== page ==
If they keep up at this pace, they'll have entire *years* of that office being closed. And it'll be their own damned fault.

And these people *still* don't see a need for an icon in the Status Bar to invoke the Command Bar. I'd call them sub-geniuses, but that'd insult Bob.

RE: The fly in the ointment
freston @ 3/19/2004 12:44:37 AM #
> You lnow, Ben, that seems to be the standard fekkin
> answer to almost *any* question about OS 6. I mean,
> WTBF were they *doing* all this time? Plus they had the

Writing an OS.

> effrontery to *close* their office for the final two weeks
> of December!

That is simply not true. You are misinformed there.

> If they keep up at this pace, they'll have entire *years*
> of that office being closed. And it'll be their own damned
> fault.

Well writing an OS in two years seems pretty fast. Unfortunately while the OS supports a lot more than is shown in the APIs, there has been no time to provide programmatical access to all of the system features.

RE: The fly in the ointment
mikecane @ 3/19/2004 1:26:45 AM #
>>>That is simply not true. You are misinformed there.

"PalmSource Director of Competitive Analysis, Crhis Dunphy, stated in an email that the PalmSource offices have been closed for the holidays between Dec 24th and Jan 4th."

http://www.palminfocenter.com/print.asp?ID=6393

So it wasn't two *full* weeks. Damned close enough.

RE: The fly in the ointment
freston @ 3/19/2004 2:46:54 AM #
> >>>That is simply not true. You are misinformed there.
>
>
> "PalmSource Director of Competitive Analysis, Crhis
> Dunphy, stated in an email that the PalmSource offices
> have been closed for the holidays between Dec 24th and
> Jan 4th."
>
> http://www.palminfocenter.com/print.asp?ID=6393

He is in mistake there, since offices were open on Dec 24th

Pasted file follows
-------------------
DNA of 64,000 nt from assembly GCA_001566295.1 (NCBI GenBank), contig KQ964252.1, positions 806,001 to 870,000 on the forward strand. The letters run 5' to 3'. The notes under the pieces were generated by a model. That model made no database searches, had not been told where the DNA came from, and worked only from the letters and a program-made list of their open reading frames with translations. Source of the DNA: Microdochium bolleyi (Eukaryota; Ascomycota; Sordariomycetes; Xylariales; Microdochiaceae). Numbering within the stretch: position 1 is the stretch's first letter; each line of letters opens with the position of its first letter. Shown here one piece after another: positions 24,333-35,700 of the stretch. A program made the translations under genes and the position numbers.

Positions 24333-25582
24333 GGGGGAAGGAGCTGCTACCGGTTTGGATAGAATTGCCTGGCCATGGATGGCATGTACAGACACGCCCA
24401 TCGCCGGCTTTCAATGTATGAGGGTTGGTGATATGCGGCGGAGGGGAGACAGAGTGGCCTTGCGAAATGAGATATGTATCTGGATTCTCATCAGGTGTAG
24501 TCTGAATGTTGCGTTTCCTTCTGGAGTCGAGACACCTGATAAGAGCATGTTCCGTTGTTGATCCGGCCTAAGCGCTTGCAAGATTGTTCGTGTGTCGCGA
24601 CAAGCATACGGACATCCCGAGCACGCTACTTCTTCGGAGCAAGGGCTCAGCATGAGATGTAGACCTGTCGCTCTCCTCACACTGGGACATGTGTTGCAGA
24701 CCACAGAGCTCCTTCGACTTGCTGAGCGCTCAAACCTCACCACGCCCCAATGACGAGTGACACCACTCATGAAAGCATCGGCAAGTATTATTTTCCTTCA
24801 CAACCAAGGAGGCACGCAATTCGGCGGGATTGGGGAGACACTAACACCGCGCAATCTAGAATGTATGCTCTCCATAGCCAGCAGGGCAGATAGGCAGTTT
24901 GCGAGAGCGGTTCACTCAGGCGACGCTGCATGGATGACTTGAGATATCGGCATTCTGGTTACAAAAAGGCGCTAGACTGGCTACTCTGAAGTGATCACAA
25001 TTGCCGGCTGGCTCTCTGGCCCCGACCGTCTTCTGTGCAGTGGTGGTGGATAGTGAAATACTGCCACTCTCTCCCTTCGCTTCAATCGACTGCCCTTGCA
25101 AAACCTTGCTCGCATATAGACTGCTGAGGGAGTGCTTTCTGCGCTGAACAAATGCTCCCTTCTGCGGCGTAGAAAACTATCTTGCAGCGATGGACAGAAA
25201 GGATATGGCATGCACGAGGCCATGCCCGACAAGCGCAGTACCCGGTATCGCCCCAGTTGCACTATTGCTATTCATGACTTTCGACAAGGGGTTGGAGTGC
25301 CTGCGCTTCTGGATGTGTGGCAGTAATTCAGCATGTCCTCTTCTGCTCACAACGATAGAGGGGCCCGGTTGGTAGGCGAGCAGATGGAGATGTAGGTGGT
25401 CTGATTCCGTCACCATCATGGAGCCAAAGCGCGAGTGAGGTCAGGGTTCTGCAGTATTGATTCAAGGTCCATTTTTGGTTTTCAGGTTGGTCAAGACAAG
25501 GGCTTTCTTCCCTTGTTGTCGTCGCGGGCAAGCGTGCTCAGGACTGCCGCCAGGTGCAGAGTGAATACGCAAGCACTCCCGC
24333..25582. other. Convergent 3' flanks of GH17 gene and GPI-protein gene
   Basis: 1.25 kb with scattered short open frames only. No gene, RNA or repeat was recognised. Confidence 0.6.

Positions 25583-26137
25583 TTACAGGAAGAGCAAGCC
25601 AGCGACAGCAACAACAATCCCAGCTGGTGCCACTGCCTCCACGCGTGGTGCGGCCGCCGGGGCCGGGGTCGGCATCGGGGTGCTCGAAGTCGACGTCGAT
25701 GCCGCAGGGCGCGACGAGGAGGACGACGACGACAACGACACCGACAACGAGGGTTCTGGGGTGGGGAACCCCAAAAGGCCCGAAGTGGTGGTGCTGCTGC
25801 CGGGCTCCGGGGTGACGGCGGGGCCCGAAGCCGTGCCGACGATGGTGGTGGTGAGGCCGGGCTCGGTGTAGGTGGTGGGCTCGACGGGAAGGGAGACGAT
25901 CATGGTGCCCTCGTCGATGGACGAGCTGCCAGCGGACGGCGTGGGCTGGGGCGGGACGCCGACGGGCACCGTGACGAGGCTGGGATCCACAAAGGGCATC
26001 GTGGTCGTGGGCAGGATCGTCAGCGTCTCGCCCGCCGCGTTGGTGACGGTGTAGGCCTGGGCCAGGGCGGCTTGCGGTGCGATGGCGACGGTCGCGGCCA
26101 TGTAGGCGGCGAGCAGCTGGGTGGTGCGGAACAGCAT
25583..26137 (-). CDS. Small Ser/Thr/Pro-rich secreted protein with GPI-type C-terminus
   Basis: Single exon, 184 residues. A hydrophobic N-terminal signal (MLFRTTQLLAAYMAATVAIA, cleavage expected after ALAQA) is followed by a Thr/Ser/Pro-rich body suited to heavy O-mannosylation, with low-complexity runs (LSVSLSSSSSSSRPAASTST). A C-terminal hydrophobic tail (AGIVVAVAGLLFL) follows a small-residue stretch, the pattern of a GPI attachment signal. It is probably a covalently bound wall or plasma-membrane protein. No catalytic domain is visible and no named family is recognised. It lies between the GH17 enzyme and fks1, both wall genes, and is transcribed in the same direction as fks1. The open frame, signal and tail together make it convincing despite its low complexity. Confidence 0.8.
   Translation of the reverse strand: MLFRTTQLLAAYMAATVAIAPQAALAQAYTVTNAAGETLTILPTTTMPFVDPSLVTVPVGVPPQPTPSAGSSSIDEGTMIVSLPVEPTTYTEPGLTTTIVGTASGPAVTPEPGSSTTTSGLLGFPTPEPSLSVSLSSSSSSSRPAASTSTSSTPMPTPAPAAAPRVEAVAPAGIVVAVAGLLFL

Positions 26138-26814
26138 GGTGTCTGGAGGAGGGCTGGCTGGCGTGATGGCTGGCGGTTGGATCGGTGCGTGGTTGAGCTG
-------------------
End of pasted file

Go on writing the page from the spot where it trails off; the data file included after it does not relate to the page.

(morning hours.)

> So it wasn't two *full* weeks. Damned close enough.

I look at the calendar and that is: Dec 26th, 29th, 30th, 31st and Jan 2nd. Yes 1 week is close enough to 2 weeks :-))

Seriously now. After the final stretch (anybody that works in sw industry knows what the final stretch looks and feels like) taking 1+ week of rest is not a bad thing but a necessity. I know people there that were working inhuman work schedules to get Cobalt ready.

And that been said, it is sad that the APIs do not expose yet the engine within because of trying to keep the APIs as familiar as possible to developers[1]. And that some other stuff fell through (like enabling for developers a programmatic way of enumerating background threads.)

[1] see http://osnews.com/story.php?news_id=6148

RE: The fly in the ointment
mikecane @ 3/19/2004 1:10:15 PM #
>>>I look at the calendar and that is: Dec 26th, 29th, 30th, 31st and Jan 2nd. Yes 1 week is close enough to 2 weeks :-))

Of course you're right. I don't know what I was thinking, except it was very late when I typed that and I should have been doing something better: like sleeping! (Seems like I *was* sleeping when I typed it!)

RE: The fly in the ointment
JKingGrim @ 3/19/2004 7:28:39 PM #